Article Text

  1. I Prpic1,
  2. M Prodan1,
  3. P Vukelic1,
  4. J Radic1,
  5. I Bilic1,
  6. O Petrovic1,
  7. H Haller1
  1. 1Department of Gynecology and Obstetrics, University Hospital Rijeka, Rijeka, Croatia


Objective Our aim is to investigate the prevalence of CP and to determine if it is influenced by the progress of perinatal and neonatal intensive care at our Department.

Patients and Methods Data regarding live births at the Department of Gynecology and Obstetrics during the period from 1992 to 2001 were collected. Studied period was divided into period I (1992–1996) and period II (1997–2001). CP was evaluated according to gestational age (GA), defined as preterm (PT) (GA 22–36 weeks) and term (T) (GA>37 weeks). Prevalence of CP was calculated for the whole study period, as well as periods I and II. Children were followed up for a minimum of five years and CP was diagnosed according to international criteria.

Results There were 31,523 live births at studied period, PT 1658 and T 29,838.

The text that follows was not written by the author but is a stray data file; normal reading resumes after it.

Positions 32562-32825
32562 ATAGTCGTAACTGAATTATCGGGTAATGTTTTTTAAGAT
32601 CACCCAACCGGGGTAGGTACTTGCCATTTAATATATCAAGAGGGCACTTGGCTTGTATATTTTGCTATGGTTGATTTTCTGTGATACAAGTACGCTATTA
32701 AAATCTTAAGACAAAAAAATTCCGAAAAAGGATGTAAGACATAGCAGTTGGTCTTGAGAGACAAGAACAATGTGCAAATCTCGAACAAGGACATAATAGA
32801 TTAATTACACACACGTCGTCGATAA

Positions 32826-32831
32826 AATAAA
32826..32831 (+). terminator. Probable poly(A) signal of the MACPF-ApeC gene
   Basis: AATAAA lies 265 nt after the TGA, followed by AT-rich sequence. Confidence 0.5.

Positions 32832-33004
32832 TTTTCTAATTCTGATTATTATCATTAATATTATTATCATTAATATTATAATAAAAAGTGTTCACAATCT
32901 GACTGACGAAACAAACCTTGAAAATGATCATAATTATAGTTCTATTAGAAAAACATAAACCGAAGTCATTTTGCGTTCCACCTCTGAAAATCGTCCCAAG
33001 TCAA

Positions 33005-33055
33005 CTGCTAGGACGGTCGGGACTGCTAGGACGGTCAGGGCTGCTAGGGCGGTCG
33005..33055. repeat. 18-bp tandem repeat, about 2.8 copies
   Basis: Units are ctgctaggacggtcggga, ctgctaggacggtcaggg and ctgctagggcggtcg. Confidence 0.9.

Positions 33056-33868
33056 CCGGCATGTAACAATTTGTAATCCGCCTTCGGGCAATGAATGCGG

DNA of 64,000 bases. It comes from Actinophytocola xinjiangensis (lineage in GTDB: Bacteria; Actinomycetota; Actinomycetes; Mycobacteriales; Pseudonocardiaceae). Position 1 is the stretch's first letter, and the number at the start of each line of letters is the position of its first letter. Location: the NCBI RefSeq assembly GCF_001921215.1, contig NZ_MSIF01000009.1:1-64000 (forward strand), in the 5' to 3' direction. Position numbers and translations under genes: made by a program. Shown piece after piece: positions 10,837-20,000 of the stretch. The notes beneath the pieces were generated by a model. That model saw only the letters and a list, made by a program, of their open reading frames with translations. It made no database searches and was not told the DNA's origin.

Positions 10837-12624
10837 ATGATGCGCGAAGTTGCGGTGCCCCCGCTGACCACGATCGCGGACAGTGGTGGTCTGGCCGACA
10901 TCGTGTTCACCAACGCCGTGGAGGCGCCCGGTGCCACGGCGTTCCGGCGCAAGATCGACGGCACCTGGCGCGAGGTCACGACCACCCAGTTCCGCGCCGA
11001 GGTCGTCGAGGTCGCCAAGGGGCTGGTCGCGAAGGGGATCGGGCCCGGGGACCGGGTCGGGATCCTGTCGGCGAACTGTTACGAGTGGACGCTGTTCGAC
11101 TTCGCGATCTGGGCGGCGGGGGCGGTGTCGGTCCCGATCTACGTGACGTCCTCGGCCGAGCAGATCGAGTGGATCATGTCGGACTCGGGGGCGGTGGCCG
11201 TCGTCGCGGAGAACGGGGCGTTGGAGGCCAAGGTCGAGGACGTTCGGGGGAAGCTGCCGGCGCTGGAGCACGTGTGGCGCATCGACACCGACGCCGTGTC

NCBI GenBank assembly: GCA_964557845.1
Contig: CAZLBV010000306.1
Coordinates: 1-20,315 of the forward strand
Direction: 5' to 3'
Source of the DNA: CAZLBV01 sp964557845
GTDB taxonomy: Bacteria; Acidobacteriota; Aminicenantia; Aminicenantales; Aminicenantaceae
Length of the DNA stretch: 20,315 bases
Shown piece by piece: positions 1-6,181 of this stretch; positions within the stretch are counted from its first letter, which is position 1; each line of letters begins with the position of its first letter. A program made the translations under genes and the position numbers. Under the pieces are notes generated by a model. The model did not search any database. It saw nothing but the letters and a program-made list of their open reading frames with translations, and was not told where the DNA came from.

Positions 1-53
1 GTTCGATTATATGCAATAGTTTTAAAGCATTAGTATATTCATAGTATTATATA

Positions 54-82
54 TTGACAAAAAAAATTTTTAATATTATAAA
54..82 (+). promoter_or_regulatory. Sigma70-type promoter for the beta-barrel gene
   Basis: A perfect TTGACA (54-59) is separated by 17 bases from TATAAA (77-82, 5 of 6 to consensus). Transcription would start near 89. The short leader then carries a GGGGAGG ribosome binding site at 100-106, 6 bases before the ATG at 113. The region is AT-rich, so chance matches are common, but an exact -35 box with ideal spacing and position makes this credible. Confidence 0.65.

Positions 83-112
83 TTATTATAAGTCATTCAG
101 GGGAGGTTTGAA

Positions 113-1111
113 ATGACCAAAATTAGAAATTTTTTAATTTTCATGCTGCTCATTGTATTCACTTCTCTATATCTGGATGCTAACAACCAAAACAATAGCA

CP was diagnosed in 62 children, 50 PT and 12 T children. The prevalence of CP during the study period was 1.96/1000, with no significant difference between period I and II (1.92 vs 1.99 per 1000). Prevalence in PT children was 29.67/1000 and 0.40/1000 in T children. In the period I prevalence of CP in T children was 0.49/1000, but was significantly decreased during the period II – 0.29/1000. By contrast, prevalence of CP in PT children in the period I was 26.6/1000, but was increased in period II – 33.6/1000.

Conclusion The prevalence of CP increased significantly with decreased GA, which can be explained by increased survival of preterm infants.

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